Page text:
Heat, Drought, Wildfires, And The Hottest Temperature On Earth Since 1913 All In One Spot

Free and available to everyone, the United States Drought Monitor is released every Thursday at 8:30 a.m. Eastern Time. Traders, Government Officials, Meteorologists, Climatologists, Academics, Data Nerds and countless others scour the weekly data looking for clues to the future. It’s useful, fun, and can be profitable too.

Anyone interested in the weather, in what regions and commodities are affected by extreme heat and dryness, in potentially profiting from this knowledge, or in just getting some honest, factual information that’s all verified and true, should head to the U.S. Drought Monitor website each Thursday.

Hosted by the University of Nebraska-Lincoln, the website is packed full of informational content gathered by government and quasi-governmental agencies. Its information is used by a variety of government agencies and officials to declare droughts and disaster emergencies, and to report and predict heat, drought, and fire conditions. Traders use the data to monitor conditions on the ground where their commodity of choice is produced.

This week’s report, released today August 20, 2020 with data collected as of Tuesday August 18, 2020 had three things of particular interest.

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First, and probably of most interest to just about everyone, is the reporting of a 130 degree Fahrenheit temperature reading last week at the Furnace Creek Visitor’s center in Death Valley. Given the name of the place, one would expect extreme temperatures as the norm, but the US Drought Monitor informs the reader that if confirmed, it would be the highest temperature recorded on the planet since 1913.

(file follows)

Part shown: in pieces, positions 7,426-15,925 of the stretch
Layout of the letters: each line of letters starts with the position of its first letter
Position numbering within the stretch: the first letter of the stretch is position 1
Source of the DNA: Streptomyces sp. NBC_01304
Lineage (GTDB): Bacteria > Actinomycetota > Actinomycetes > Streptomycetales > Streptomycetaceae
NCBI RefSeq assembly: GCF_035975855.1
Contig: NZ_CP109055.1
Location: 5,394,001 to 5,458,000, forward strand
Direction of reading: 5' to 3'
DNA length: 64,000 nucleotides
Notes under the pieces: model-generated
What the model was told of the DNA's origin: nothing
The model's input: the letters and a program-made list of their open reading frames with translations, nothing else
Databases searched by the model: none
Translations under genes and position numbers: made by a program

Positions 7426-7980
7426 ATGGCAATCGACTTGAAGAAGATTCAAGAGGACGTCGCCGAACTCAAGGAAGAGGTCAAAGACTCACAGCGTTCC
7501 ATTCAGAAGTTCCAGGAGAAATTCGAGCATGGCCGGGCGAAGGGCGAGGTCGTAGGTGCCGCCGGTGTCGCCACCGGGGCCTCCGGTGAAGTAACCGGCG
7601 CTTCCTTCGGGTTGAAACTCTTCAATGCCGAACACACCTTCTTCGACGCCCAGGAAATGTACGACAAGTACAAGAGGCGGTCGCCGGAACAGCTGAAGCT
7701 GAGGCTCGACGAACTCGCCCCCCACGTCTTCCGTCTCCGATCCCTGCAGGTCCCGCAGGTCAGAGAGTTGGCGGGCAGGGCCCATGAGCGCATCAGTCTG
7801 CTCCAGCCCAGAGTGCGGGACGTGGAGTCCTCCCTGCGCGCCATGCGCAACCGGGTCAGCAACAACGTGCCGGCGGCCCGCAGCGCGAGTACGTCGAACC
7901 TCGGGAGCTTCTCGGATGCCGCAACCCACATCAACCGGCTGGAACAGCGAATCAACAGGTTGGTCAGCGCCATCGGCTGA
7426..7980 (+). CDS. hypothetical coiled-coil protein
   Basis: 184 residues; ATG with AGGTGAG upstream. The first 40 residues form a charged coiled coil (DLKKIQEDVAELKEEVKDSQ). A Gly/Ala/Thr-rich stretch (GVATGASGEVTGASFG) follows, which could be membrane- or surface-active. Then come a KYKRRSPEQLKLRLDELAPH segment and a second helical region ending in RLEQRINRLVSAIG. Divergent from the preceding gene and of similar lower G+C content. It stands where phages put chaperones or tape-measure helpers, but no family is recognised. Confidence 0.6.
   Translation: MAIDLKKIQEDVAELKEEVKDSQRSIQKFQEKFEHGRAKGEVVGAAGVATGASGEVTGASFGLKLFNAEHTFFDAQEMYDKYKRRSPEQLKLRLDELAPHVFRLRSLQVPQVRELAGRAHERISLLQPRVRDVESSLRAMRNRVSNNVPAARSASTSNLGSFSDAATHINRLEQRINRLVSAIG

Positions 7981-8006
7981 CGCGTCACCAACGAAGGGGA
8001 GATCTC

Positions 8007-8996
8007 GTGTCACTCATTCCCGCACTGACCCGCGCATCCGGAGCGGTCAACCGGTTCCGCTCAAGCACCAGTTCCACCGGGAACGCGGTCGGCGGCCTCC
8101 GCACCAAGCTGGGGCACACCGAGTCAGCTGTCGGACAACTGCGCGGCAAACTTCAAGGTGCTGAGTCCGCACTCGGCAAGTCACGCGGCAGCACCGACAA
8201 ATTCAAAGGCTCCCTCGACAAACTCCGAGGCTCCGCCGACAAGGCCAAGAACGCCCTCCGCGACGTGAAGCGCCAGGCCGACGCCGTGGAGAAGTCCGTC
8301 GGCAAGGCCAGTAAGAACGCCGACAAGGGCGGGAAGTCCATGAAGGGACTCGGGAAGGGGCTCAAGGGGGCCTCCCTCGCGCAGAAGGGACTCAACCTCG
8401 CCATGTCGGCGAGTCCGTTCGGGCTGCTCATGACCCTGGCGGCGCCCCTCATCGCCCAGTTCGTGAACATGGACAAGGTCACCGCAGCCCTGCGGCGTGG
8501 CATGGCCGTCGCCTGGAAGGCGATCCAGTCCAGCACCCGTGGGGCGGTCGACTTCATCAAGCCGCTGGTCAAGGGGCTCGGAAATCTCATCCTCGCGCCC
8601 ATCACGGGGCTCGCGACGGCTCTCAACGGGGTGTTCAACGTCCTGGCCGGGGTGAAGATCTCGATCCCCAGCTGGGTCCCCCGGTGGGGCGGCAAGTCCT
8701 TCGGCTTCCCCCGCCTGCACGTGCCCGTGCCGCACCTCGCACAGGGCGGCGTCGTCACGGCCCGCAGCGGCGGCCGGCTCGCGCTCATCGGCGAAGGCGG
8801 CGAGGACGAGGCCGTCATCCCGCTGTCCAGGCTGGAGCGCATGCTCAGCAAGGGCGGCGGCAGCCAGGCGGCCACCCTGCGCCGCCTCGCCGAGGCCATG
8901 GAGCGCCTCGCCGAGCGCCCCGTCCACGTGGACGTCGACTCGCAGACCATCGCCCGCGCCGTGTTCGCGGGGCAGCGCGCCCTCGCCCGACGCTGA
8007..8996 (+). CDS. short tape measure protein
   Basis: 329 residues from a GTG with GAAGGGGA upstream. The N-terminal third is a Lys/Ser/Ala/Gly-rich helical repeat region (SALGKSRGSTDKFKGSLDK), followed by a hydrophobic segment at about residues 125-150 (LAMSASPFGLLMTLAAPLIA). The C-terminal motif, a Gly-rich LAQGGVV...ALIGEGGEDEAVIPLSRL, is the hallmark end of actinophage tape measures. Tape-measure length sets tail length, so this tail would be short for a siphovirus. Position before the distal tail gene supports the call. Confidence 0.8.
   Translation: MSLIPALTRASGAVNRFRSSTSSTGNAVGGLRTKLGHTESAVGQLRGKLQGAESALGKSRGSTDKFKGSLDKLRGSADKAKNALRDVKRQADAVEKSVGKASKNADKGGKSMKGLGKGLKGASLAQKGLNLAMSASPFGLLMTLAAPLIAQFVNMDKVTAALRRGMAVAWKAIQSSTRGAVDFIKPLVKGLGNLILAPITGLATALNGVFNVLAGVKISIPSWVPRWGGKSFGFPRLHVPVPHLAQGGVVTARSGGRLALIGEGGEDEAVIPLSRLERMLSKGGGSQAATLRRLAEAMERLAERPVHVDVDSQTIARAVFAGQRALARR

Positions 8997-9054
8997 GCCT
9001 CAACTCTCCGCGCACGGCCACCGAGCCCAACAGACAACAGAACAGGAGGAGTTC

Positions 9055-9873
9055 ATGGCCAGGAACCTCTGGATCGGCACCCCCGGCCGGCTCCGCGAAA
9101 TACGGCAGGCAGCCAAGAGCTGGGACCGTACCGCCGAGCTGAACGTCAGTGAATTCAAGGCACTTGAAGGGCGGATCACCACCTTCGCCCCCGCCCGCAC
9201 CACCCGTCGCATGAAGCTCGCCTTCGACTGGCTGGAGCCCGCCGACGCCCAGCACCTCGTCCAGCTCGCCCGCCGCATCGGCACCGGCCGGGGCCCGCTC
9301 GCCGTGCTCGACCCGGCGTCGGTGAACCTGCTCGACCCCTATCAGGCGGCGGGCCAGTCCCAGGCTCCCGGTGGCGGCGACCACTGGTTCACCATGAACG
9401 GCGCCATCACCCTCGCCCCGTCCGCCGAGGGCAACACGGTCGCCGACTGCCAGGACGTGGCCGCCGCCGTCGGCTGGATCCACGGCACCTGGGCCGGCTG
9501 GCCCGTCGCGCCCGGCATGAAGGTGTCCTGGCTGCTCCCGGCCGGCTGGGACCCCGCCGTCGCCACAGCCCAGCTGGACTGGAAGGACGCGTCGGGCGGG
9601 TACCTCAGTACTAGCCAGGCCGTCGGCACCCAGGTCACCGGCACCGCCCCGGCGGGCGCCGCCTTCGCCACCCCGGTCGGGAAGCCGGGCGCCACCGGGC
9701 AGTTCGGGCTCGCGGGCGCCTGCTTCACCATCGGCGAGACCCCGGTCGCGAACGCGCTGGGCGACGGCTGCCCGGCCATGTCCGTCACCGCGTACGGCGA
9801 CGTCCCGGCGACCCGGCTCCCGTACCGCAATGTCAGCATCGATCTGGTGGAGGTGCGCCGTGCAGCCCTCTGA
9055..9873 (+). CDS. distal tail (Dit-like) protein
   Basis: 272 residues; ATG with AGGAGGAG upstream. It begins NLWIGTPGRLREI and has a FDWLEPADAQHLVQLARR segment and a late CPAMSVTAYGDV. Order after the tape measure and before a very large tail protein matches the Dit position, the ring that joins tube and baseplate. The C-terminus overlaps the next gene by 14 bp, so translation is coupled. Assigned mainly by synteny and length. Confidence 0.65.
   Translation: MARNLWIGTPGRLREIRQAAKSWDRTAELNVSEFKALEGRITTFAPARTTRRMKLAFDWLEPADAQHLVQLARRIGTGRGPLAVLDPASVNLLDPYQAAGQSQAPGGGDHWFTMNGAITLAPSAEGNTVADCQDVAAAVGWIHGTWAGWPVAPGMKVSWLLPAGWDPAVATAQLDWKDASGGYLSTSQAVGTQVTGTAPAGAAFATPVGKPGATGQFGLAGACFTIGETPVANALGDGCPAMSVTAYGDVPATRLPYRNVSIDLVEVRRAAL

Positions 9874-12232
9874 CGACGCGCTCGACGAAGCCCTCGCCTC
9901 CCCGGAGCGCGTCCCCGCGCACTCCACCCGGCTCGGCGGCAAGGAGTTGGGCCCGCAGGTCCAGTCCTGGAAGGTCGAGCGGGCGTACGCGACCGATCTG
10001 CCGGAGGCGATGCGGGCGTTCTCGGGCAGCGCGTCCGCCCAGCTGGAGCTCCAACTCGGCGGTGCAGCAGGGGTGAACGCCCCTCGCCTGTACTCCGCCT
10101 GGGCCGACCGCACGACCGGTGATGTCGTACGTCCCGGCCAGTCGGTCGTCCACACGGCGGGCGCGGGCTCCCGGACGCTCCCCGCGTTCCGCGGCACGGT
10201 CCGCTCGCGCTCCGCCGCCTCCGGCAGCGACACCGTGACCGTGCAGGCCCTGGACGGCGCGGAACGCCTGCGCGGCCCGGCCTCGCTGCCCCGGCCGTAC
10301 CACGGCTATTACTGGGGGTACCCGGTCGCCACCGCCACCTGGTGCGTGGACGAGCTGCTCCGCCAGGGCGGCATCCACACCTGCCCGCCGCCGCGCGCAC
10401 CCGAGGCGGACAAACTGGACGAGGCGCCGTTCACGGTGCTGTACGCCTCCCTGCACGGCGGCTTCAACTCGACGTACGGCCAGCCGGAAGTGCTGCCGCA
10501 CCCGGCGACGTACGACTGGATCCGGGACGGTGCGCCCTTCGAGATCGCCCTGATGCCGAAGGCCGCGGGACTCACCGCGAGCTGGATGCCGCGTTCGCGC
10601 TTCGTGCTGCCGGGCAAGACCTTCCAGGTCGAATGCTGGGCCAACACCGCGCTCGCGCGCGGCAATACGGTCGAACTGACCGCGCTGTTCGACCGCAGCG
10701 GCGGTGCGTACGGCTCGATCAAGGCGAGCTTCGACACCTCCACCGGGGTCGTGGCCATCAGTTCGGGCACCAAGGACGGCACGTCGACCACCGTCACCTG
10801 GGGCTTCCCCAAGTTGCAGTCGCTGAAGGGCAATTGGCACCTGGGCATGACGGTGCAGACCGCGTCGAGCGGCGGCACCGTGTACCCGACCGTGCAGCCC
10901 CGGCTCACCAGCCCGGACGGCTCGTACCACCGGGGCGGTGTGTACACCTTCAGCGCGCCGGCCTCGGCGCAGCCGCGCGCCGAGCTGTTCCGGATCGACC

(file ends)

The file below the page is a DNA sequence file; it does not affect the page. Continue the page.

Second, and to the surprise of no one reading headlines or watching the news of late, the report confirms that extreme heat and dryness have triggered wildfires across the West and Southwest. Unfortunately, residents of those areas are expected to face more of the same, with deteriorating conditions and little near-term relief in site. Of note for the Midwest, drought conditions have affected the supply of wild berries in Northern Minnesota, which has bears heading into rural areas looking for food.

Third, and here is the “follow the money” angle, the report confirms dryness and drought are expanding in several important agricultural areas, affecting corn and soybean production in parts of Iowa, Minnesota, Nebraska, Wisconsin, and Texas, with further potential negative yield potential for cotton and sorghum production in Texas. Traders and others keep a close eye on the drought monitor this time of year to see how much the supply of vital agricultural crops might be affected by heat and dryness across the nation.

Ultimately, the information found in the US Drought Monitor could help traders, end users, and investors in a variety of different commodities with trading, pricing and inventory decisions on an ongoing basis. It is a true resource that is little known and underutilized by much of the general public.

The changing climate matters to farmers, traders, and consumers of all types of agricultural goods; all large scale agricultural production is ultimately dependent on the weather. The US Drought Monitor is the most reliable source for timely data and information concerning the production of many of the world’s most vital commodities.

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